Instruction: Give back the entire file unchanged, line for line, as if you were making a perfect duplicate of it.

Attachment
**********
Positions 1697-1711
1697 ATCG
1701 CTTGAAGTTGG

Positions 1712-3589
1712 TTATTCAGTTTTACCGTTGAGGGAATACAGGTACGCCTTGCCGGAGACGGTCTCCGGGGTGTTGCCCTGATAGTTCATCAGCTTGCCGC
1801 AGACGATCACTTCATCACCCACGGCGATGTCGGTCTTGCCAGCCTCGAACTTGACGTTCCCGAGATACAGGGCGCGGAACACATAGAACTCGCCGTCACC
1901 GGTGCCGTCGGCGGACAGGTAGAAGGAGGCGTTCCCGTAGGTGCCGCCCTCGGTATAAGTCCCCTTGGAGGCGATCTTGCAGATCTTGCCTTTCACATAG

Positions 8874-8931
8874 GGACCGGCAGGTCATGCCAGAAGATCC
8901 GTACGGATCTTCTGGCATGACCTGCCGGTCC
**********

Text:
Positions 1697-1711
1697 ATCG
1701 CTTGAAGTTGG

Positions 1712-3589
1712 TTATTCAGTTTTACCGTTGAGGGAATACAGGTACGCCTTGCCGGAGACGGTCTCCGGGGTGTTGCCCTGATAGTTCATCAGCTTGCCGC
1801 AGACGATCACTTCATCACCCACGGCGATGTCGGTCTTGCCAGCCTCGAACTTGACGTTCCCGAGATACAGGGCGCGGAACACATAGAACTCGCCGTCACC
1901 GGTGCCGTCGGCGGACAGGTAGAAGGAGGCGTTCCCGTAGGTGCCGCCCTCGGTATAAGTCCCCTTGGAGGCGATCTTGCAGATCTTGCCTTTCACATAG

Positions 8874-8931
8874 GGACCGGCAGGTCATGCCAGAAGATCC
8901 GTACGGATCTTCTGGCATGACCTGCCGGTCC